Professionals share insight about social and interactive media

November 9, 2010 — by Karthik Sreedhara

"Who in here does not have a Facebook?" asked 2000 SHS alumnus Andrew "Bos" Bosworth, who is now director of engineeering at Facebook.

"That's okay, I'm not going to get mad at you," he said to the only person in the audience who had raised her hand.

On Oct. 7, Media Arts Program held its first speaker event this year in the McAfee Center. Called "Social & Interactive Media: A New Revolution," the event featured Bosworth, along with Patrick J. Ferrell, CEO and founder of Zenergo; Jay Berryhill, vice president of Sales and Business Development at Sling Media Inc, which created the Slingbox; and Richard Rothschild, director of IT at TiVo. The event was hosted by Scott Budman, a local NBC reporter and founder of the of the "Tech Now!" television show.

After graduating from Saratoga High, Bosworth graduated from Harvard University with a bachelor's degree in computer science. Bosworth worked briefly at Microsoft and joined Facebook in 2006 , where he wrote code for an integral part of Facebook—the "News Feed, a constantly updating list of stories from people that you are following—and began managing the communication products such as the inbox, chat and groups.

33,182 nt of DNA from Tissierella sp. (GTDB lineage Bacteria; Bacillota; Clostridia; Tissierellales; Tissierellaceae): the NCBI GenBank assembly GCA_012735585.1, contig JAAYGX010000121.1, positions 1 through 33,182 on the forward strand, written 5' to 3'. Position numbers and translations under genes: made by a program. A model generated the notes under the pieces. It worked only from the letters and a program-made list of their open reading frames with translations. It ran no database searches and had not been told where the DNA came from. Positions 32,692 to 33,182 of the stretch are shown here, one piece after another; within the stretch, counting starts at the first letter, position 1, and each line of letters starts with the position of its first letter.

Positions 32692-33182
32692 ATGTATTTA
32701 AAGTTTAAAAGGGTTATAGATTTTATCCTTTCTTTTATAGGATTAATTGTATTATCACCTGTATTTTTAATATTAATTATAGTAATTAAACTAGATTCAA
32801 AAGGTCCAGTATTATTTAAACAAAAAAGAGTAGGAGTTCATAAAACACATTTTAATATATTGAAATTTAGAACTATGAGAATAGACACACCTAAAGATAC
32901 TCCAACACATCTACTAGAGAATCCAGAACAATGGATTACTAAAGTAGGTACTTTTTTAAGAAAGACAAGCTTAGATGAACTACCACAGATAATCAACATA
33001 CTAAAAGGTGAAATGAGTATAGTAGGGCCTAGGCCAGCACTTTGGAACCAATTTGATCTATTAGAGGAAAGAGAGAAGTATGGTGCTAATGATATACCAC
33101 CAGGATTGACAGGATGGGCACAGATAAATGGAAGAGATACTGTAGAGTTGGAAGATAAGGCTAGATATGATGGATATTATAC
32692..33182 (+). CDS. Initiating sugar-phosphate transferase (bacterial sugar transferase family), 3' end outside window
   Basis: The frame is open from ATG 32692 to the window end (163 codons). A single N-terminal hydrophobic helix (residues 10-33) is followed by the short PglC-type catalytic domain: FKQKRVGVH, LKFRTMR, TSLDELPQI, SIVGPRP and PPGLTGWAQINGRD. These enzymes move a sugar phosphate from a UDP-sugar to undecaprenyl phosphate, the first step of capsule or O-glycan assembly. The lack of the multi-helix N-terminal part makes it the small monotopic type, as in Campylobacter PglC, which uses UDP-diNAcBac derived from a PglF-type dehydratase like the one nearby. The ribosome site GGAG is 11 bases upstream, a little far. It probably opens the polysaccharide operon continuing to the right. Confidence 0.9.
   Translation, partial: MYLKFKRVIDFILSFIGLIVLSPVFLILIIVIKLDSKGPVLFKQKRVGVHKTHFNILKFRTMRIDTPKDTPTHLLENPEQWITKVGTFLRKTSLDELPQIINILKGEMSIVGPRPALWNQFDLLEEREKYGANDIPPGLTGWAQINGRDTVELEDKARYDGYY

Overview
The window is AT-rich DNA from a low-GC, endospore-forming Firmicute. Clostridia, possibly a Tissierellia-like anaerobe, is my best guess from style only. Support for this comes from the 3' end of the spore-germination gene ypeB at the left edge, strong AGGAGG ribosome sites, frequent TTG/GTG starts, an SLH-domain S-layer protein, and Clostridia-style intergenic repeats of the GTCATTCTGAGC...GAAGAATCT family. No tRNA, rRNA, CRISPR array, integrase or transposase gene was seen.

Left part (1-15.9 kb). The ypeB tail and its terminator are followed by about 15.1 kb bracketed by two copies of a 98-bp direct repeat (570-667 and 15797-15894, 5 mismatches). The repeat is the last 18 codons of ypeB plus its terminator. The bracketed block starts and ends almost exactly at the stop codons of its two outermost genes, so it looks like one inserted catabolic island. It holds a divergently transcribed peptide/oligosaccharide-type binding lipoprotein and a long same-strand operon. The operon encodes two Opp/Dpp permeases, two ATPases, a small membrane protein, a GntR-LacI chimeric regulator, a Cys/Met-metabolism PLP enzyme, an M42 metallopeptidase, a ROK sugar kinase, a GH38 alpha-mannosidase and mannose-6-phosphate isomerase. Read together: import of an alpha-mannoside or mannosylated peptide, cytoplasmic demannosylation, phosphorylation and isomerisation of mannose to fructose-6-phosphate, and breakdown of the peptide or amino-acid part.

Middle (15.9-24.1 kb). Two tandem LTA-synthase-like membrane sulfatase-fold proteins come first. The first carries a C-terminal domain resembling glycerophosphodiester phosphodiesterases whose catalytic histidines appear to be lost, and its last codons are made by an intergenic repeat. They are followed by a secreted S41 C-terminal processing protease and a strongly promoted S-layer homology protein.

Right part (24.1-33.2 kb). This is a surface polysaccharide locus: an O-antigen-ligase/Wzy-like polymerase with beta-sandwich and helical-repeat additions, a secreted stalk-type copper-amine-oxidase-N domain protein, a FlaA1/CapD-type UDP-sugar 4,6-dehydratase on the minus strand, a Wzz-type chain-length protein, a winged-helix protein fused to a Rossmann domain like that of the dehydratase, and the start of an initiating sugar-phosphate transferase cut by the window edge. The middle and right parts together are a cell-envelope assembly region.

The goal of the event was to talk about the backgrounds of these successful technology leaders and give career advice for anyone interested in media or technology.

"[The event] informed me more about what I would be getting into if I joined the social networking or programming fields," said senior Sebastian Wagner

Bosworth emphasized the importance of social networking in a rapidly changing world where even television is a thing of the past.

"Imagine having a 15-minute window every day which you can't control, during which you get all your information and talk to friends. If you miss that window, you have to wait until tomorrow," said Bosworth. "That's pretty much TV."

Bosworth's main piece of career advice was to take advantage of all the technology available to this generation.

"My advice is to get as technically savvy as possible. This opens up opportunities to cater to the audience, a global audience that's not tied to anything or any specific time, and each person can connect to friends at the click of a button," said Bosworth. "Your content can be everywhere instantly."

According to social studies and MAP teacher Kim Anzalone, 70 people attended the event. Anzalone recommended that students go to future MAP speaker series events for information about break-through innovations in the field of media.

"I thought the event was really interesting because it was about something that was relevant to us," said Wagner. "Facebook and TiVo and social networking is something that most—if not all—of our generation can relate to."
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